Finance Minister Saunders Lauds Ministry on OAG Report
Finance and Economic Development Minister, Hon. Christopher Saunders, MP, today (Friday, 21 May 2021) commended the entire public service for maintaining a steady improvement in financial management and reporting, following the latest report by the Office of the Auditor General (OAG).
In a series of three publications, OAG undertook to answer three audit questions:
- Does the Government have an effective and transparent budgeting process?
- How effective is the Government at financial management and reporting?
- How well does the Government monitor, measure and report on financial performance and long-term financial sustainability?
The OAG released the last of its three-part report today titled Improving Financial Accountability and Transparency: Financial Management and Reporting. The report provides a high-level summary of financial performance, management and reporting at the entire public sector level.
The continuing theme of the OAG reports is that the Government and the wider public sector have significantly improved financial management and reporting. Of 18 recommendations the OAG made in its 2013 report, five have been fully implemented and six partly implemented.
Responding to the OAG report, Minister for Finance and Economic Development, Hon. Chris Saunders said: “Strong financial management and reporting are the established cornerstones of good governance, and the latest report from the OAG, rounds out the true picture behind the Government’s management and reporting efficacy.”
The OAG report states that over the last decade, the quality of financial reporting has markedly improved which has resulted in a reduction in the number of qualified audit opinions – from 16 in 2013/14 to none in 2019.
For the 2019 financial year, the majority – 38 of 41 – of public bodies submitted their 2019 financial statement for audit on time, which improved for the 2020 financial year, to all entities submitting their financial statements for audit by the statutory deadline.
Also, of the 37 audits of 2019 financial statements completed by the end of February 2021, all had received an unqualified audit opinion, which the OAG terms as a “significant improvement”. In contrast, in 2009-10, the majority of financial statements were either qualified or disclaimed.
“Yet, the OAG notes there is room for improvement, a situation we in the PACT Government take on board seriously,” Minister Saunders noted. This includes tabling all annual reports in Parliament. As at February 2021, only 118 of 160 sets or 74% of audited financial statements for 2015/16 to 2019 have been tabled, leaving 17 sets of audited financial statements for 2019 not yet tabled.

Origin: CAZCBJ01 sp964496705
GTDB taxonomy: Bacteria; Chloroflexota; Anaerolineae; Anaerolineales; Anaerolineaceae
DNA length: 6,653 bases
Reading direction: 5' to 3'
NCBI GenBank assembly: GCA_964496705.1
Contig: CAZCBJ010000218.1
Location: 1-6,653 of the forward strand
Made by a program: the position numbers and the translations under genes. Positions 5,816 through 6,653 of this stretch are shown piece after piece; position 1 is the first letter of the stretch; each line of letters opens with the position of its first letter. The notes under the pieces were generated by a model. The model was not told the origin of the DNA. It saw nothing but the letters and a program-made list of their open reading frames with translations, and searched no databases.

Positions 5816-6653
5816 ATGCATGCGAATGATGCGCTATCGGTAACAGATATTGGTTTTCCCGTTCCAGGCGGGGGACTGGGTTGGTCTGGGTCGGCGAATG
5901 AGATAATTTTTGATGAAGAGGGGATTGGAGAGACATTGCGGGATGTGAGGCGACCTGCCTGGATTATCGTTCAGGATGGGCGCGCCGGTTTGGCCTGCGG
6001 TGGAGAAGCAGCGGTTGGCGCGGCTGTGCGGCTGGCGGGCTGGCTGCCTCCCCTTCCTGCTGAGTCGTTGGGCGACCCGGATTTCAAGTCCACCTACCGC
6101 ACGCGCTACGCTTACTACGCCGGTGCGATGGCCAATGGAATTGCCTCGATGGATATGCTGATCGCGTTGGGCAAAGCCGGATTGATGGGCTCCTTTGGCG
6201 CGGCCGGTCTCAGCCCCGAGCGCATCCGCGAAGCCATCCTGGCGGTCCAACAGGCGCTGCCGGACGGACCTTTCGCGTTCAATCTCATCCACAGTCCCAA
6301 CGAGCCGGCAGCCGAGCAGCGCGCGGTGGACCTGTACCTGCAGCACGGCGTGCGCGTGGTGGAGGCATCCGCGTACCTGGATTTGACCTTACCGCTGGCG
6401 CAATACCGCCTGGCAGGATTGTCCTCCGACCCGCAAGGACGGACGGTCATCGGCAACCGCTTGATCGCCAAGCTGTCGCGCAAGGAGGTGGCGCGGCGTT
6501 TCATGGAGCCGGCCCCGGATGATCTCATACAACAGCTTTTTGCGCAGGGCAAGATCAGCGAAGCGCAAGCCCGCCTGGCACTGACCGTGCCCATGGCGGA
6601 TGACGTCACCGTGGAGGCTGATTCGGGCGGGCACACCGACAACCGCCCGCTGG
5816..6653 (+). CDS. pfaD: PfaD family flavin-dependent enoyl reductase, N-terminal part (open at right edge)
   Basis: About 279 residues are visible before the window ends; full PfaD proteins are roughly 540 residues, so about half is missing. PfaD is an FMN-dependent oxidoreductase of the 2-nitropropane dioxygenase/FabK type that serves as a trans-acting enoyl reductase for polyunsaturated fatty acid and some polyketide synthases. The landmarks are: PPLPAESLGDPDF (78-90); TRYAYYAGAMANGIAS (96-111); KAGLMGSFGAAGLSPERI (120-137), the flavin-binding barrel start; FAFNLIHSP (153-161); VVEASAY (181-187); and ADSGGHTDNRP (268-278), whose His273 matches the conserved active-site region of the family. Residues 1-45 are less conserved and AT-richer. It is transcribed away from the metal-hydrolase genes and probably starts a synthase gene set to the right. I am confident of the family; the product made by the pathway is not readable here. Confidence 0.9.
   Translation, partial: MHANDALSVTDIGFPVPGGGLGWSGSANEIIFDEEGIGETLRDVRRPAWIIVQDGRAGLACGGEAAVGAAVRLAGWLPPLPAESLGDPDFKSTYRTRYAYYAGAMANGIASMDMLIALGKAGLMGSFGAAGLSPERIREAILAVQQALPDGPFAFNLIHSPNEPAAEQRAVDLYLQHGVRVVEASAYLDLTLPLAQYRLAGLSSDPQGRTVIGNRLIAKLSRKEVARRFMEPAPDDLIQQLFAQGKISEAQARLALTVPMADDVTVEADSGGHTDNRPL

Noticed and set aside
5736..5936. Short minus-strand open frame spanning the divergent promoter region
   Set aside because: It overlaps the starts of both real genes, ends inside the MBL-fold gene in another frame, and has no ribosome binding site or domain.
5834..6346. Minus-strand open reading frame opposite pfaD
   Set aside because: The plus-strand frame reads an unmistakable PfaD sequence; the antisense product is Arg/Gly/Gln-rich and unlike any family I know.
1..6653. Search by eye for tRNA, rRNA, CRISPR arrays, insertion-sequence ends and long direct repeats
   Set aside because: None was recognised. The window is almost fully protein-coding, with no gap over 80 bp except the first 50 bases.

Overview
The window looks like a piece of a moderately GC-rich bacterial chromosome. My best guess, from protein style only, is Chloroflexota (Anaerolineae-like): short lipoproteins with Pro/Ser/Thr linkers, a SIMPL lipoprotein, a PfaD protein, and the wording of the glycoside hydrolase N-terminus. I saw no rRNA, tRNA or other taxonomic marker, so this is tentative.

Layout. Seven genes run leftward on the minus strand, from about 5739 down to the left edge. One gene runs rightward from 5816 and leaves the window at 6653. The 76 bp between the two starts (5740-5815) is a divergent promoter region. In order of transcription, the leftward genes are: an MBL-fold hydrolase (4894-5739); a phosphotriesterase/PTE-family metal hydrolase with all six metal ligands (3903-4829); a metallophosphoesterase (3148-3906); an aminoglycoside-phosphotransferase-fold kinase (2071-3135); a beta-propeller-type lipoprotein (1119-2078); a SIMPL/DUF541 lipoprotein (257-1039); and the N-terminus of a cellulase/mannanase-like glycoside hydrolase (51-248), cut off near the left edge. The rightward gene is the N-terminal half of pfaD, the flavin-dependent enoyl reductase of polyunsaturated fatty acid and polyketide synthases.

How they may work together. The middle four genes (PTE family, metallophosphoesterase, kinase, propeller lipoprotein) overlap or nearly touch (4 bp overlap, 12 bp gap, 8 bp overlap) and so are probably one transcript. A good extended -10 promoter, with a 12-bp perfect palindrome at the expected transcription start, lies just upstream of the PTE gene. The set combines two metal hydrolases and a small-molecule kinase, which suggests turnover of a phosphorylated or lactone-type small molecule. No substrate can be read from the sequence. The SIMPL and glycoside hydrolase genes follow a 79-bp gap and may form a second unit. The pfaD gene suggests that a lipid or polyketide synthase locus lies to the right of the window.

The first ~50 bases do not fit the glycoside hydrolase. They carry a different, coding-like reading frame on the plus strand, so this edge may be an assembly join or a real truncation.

Additionally, during the 2015/16 to 2019 four years, the OAG lauds the Government’s actual financial performance against the six principles for responsible financial management outlined in the Public Finance and Management Act, which align with the Framework for Fiscal Responsibility (FFR) agreed between CIG and the UK Government.
“I am delighted to hear that the OAG has assessed that the Government has performed well against most of the principles”, Mr Saunders commented.
“Coming from a background of active involvement in the Public Accounts Committee scrutiny of the Government’s financial management and reporting throughout my career in Parliament, I am acutely aware of the need to consistently improve and ensure that the principles of responsible financial management are enshrined in the work of the current PACT Government”, Mr Saunders remarked.
“Audit oversight is an important tool in public finance management and the cornerstone of checks and balances in our democracy,” he added.
Deputy Governor and Head of the Civil Service, Hon. Franz Manderson noted: “I am heartened by the tenor of the OAG’s three reports. The feedback from the OAG helps to identify the opportunities that we have to continue to improve as we progress on our World Class Civil Service journey. I welcome the positive comments on the state of management and reporting within core civil service, which are reflective of the success of our efforts to continually improve our processes in this area. “